Today, the film succeeds mainly as a critique of the counter-culture, of the commune experiment of the 1960s-1970s and, simultaneously an all-guns blazing defense of the traditional family structure, or what some left-leaning scholars might not-so-happily call "the Patriarchy."

The narrator of the film, the puppet-master behind the god Zardoz (the wizard of oz so-to-speak) introduces the film as "rich in irony and deeply satirical," and what he seems to suggest, simply, is that mankind's long search for a better way of living -- for immortality itself -- is a fruitless search. 

Man has already discovered the way of life that works best for him, and it is the conventional family structure.  Everything else is a dead end; a blind alley. By film's end, the unsuccessful "new" order has been invalidated and overturned, and tradition re-established.

There's also an argument here against the evils of Communism.  Zed and his macho, cowboy-styled Executioners (all men, by the way...) ultimately rebel against their false God, Zardoz and the hidden puppet masters, the Elders, when the advanced society turns the Brutals from hunters to workers: slaves cultivating crops and delivering them to the God Head. 

This is an unacceptable way of living to the formerly "free," savage, Brutals and so rebellion results.The Eternals interfered with their destiny to be killers...turning them into farmers serving a higher class, and populist revolt is the solution.


"Who conjured you out of the clay?"

The false god, Zardoz calls to the Brutals in the futuristic landscape of Zardoz.
Zardoz involves a futuristic society of the year 2293.  A small egalitarian commune of "Eternals" has established a new order of life amidst the breakdown of civilization.  After a new Dark Ages occurs, a group of scientists wall themselves off from the rest of barbaric humanity with a force field called "The Vortex," and then establish the control of an artificial intelligence called "The Tabernacle."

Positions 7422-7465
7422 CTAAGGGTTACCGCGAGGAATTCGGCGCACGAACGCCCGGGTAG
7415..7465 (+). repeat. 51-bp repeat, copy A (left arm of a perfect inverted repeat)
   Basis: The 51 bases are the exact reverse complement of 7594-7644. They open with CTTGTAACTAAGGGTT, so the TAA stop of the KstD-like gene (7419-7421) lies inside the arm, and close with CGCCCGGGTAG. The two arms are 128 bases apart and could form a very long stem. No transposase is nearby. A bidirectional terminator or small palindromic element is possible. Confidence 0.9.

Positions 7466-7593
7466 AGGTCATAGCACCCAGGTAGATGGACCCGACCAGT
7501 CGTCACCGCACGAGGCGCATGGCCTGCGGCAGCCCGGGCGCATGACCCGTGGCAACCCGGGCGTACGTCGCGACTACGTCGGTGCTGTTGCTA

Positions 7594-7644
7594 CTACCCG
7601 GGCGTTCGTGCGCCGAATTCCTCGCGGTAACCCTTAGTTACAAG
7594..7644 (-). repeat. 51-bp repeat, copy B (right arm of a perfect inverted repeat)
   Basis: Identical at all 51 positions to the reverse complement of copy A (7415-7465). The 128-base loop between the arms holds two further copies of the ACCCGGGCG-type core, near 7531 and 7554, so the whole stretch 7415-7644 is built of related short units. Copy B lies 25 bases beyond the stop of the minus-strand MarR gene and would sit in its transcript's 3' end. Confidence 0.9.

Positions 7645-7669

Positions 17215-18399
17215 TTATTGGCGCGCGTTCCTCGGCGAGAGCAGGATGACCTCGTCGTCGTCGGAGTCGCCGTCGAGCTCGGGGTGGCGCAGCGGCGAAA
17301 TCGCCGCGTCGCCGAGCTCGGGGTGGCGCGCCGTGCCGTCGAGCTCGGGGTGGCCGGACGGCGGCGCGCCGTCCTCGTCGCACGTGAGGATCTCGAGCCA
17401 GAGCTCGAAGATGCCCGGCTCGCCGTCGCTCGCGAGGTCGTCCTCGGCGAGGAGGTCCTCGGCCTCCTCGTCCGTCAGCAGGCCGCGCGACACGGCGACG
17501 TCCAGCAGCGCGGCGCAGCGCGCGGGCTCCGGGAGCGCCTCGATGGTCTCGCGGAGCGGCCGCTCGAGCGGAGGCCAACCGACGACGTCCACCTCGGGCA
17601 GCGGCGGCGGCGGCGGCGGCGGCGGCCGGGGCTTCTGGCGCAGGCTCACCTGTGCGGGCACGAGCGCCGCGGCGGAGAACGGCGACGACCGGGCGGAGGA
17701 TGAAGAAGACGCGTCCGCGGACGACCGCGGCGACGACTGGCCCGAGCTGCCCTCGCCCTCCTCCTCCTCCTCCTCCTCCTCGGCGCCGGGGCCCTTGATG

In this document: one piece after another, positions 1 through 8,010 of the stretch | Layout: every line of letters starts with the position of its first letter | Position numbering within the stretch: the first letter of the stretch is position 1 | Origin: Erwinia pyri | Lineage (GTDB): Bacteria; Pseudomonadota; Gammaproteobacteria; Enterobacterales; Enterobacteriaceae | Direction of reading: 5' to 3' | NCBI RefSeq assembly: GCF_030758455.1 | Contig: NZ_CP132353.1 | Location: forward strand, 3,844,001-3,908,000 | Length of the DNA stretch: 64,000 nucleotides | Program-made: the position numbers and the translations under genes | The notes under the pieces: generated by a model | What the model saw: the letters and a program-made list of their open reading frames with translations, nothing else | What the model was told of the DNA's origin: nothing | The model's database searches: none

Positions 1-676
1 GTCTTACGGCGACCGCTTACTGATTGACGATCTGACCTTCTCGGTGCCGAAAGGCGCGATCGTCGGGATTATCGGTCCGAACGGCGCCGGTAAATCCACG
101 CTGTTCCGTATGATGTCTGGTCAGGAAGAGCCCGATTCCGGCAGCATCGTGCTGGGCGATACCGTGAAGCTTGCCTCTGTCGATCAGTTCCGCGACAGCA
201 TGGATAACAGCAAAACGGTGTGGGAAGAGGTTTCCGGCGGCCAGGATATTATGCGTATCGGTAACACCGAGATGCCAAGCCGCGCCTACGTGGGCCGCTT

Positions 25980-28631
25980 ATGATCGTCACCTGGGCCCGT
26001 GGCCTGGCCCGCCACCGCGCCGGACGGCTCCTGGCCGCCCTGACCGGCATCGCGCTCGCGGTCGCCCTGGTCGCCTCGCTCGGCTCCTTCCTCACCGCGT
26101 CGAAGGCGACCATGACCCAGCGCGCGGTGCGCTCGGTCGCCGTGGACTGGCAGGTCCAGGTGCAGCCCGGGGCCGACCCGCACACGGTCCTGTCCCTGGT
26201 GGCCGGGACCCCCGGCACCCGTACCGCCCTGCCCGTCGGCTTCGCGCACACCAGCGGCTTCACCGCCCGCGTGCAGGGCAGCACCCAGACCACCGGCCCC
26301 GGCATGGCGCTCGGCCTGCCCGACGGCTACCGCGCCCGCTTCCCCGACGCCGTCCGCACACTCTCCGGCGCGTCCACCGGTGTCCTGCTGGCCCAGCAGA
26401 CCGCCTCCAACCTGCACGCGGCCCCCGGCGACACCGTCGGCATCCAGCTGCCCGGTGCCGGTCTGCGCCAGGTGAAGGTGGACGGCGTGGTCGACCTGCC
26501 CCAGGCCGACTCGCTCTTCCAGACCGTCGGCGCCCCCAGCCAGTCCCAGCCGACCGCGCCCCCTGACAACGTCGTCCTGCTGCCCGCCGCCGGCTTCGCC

Each Eternal is surgically-implanted with a crystal in his or her forehead, and it can link to the Tabernacle and its vast repository of knowledge at the speed-of-thought.  Each Eternal also carries a communication ring, for issuing orders and transmitting holograms about scientific and mercantile matters.

Disease and death have been banished from everyday life in this futuristic commune, and the Eternals are truly immortal.  They have lived hundreds of years.  One cost of this immortality: Eternal males can no longer achieve erection, and therefore there is no possibility of children; of offspring. 

This is the last generation; but it shall last forever.

Another dark sign: the Eternals mercilessly punish those who assert individuality amidst their democratic (Marxist?) community. They banish these "Renegades" to an old-folks home after rapid-aging them years, sometimes decades.  The Renegades live in this home -- senile and lost -- forever banished.

Eve worse, the community of the Eternals has come to prize its own eternal continuance over the well-being of other communities, over other human beings.   The rest of humanity dwells outside the force field "Vortex" in poverty and primitivism. The Eternals keep the "Brutals" in line by providing them a false god named Zardoz.  Zardoz -- a giant, floating stone head -- orders these Brutals not to breed, telling them that "the penis is evil," lest the environment become unbalanced, with too many Brutal mouths-to-feed.